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1931-1994, predominant 1948-1994 (Creation)
- Walker, David
131 photographs : b&w 20 x 25 cm
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Canadian novelist David Harry Walker was born near Dundee, Scotland 9 February 1911. He received his early education in England, at Shrewsbury, later enrolling at the Royal Military College, Sandhurst. After graduation in 1931, he was commissioned in The Black Watch, serving with the foreign battalion in India and Sudan (1932-38) and in Canada as aide-de-camp to Governor-General Lord Tweedsmuir, the novelist John Buchan (1938-39). On 27 July 1939 he married Willa Magee of Montreal. The couple had four sons: Giles, Barclay, David, and Julian.
In September 1939, amid threat of war, Walker returned to England, where he trained recruits. The next year he was posted to France with The Black Watch 51st Highland Division. Captured by the Germans at St. Valery in June 1940, he spent nearly five years in prisoner of war camps, escaping three times. On each occasion he reached the outside, only to be recaptured. While interned at Colditz Castle, he began to write poetry. Freed by American troops in 1945, he was later awarded the M.B.E. In 1946 he travelled to India where he served for a short time as comptroller of the household for Viceroy Lord Wavell(1946-47).
Following retirement from the British army, he returned to Scotland briefly, emigrating to St. Andrews, N.B. in 1948, intent on becoming a writer. A prolific author, Walker enjoyed a long and successful career which included the publication of approximately 100 short stories and 20 books. His novels The Pillar, about a prisoner of war camp, and Digby, a Scottish highlands story, won the Governor General's award for fiction for 1952 and 1953 respectively. Several of his books, including Geordie, made into a motion picture, were set in his native Scotland, while Mallabec and Pirate Rock were set in his adopted home, New Brunswick. Where the High Winds Blow, written following a dogsled adventure in the Canadian North, is considered his most popular Canadian novel. His last book, Lean, Wind, Lean, an autobiography, was published in 1984.
Beyond his writing career, Walker took a keen interest in community affairs. An active conservationist, he served as president of Sunbury Shores Arts and Nature Centre in St. Andrews and as chair of St. Andrews Centennial Park. Between 1965 and 1991 he sat as a commissioner of the Roosevelt Campobello International Park Commission, serving as chair from 1970 to 1972. His success as a writer and his community involvement won him recognition. In 1955 the University of New Brunswick awarded him an honorary doctor of letters, and in 1987 he was made a Member of the Order of Canada. Walker died at St. Andrews on 5 March 1992, at age 81. In 1997 the Walker family established the David H. Walker Prize in Creative Writing at U.N.B.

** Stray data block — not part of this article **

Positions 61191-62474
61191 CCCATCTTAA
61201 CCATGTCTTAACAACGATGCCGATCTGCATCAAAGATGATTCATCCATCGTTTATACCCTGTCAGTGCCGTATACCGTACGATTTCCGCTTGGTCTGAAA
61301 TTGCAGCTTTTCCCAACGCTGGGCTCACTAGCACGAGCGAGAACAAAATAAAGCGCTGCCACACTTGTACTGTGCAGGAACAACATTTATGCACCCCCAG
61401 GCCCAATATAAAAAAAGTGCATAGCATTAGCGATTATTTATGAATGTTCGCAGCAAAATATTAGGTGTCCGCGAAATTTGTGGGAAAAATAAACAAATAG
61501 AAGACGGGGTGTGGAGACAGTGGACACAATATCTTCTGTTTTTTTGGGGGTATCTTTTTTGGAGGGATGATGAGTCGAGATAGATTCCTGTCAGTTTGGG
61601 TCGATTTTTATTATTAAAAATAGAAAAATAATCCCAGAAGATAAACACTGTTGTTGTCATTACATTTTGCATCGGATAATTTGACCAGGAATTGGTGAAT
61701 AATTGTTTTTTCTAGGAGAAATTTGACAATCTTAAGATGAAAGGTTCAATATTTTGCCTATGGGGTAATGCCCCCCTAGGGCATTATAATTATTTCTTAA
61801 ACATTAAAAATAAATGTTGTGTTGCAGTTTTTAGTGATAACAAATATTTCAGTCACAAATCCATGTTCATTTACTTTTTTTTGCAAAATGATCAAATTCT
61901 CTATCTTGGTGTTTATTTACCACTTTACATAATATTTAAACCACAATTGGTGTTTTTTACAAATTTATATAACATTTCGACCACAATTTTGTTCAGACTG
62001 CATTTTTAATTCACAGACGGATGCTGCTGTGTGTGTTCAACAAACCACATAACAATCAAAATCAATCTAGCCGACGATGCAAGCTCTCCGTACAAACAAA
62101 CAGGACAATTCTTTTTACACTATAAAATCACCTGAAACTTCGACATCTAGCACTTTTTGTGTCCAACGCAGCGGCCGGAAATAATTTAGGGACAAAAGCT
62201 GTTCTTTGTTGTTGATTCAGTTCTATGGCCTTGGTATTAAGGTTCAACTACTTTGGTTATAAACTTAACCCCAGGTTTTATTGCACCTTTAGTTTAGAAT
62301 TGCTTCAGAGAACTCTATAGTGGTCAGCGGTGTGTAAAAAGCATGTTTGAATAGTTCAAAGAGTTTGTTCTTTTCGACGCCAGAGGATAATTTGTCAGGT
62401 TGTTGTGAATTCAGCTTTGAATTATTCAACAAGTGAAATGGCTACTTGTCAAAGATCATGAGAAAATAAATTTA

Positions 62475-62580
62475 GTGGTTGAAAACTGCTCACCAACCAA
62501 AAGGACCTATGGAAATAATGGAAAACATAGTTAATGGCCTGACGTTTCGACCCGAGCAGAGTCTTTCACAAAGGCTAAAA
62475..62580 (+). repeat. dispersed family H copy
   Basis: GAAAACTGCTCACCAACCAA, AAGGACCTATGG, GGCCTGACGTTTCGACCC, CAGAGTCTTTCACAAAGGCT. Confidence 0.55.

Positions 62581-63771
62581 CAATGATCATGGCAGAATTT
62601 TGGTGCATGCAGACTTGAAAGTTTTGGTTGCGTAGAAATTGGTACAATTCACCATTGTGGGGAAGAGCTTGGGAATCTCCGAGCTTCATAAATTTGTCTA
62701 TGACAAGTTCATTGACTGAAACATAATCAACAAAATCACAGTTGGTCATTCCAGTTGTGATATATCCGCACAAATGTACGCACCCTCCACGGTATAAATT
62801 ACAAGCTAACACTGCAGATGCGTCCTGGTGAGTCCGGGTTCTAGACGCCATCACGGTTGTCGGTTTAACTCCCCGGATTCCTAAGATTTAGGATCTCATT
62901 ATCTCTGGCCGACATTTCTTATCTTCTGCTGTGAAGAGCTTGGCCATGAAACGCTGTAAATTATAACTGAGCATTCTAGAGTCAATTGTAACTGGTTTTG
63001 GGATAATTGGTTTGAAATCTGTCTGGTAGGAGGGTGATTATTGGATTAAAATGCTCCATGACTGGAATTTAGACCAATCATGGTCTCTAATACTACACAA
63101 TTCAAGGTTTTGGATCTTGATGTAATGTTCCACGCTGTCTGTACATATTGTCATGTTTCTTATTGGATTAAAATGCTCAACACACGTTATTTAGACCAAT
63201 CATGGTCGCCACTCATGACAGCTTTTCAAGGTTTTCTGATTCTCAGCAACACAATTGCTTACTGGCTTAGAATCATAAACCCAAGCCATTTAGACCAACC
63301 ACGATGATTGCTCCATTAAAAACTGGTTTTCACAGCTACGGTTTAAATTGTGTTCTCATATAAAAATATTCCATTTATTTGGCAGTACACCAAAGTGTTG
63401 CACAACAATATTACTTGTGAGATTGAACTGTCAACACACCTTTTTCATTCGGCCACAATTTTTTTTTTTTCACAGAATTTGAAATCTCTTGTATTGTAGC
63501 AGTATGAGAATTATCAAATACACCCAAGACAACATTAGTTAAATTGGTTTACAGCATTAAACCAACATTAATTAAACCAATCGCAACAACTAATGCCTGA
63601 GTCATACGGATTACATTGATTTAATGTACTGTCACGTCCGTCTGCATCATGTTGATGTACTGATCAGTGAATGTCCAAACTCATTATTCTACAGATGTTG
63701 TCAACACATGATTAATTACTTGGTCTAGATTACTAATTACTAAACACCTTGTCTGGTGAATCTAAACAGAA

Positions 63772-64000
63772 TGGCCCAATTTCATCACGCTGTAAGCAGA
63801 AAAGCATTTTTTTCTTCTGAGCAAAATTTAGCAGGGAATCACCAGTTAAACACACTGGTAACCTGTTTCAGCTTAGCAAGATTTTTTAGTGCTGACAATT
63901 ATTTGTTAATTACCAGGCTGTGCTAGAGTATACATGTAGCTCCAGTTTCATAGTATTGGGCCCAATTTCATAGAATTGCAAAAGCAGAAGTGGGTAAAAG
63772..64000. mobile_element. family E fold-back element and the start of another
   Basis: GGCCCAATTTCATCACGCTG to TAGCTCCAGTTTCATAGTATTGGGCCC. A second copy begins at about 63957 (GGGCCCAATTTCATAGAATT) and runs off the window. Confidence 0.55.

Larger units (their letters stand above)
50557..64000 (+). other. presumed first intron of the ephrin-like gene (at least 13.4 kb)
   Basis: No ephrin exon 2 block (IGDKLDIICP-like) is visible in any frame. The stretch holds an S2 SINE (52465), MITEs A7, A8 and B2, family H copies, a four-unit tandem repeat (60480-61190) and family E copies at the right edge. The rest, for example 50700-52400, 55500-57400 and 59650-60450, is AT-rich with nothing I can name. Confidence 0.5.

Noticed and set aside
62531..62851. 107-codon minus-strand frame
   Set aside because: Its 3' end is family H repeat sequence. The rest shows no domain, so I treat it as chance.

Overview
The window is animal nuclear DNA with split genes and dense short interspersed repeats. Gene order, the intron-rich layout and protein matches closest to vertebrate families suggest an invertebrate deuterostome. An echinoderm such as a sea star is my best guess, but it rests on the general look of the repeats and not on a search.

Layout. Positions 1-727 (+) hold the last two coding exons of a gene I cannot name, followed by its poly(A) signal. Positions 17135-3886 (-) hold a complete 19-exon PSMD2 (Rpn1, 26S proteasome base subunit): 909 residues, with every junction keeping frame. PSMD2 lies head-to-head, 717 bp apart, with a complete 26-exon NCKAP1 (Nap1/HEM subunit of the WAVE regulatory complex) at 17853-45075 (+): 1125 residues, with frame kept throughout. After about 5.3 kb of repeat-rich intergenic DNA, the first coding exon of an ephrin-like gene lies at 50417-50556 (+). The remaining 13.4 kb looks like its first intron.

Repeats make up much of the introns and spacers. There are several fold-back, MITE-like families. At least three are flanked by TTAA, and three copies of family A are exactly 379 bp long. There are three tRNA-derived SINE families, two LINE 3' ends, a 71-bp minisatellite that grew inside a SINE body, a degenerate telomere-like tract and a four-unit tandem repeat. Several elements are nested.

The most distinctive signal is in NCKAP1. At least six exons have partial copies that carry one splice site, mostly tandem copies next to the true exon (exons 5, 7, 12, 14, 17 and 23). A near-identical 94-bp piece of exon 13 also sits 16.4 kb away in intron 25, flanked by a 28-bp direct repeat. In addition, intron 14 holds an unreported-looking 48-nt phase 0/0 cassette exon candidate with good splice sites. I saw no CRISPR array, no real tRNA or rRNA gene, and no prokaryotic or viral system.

Scope and content
This fonds documents David H. Walker's 45-year literary career as author of 19 novels, over 100 short stories, and several works of non-fiction -- most notably, an autobiography, Lean, Wind, Lean. It also reflects his military career in The Black Watch (1931-47), including his internment in German prison camps during the Second World War. The fonds also includes material relating to Walker's family life, his personal relationships, his friendship with Lord Wavell, and his travels in Canada and abroad as well as several awards and honours.
It includes incoming and outgoing correspondence, notes, draft manuscripts, draft scripts, agreements with publishers and film makers, published short stories, reviews, royalty statements, and publicity material as well as copies of speeches, travel and family photographs, biographical material, mementos, and awards. Artifacts include: commission in The Black Watch, Governor-General's awards for fiction (1952 and 1953), and warrants making Walker a Member of the Order of the British Empire and a Member of the Order of Canada.
Immediate source of acquisition
Before deposit this fonds was organized by members of the Walker family. For the most part, the archivist has followed their arrangement.
In many cases, correspondence, travel notes, and other items have been annotated by the family.
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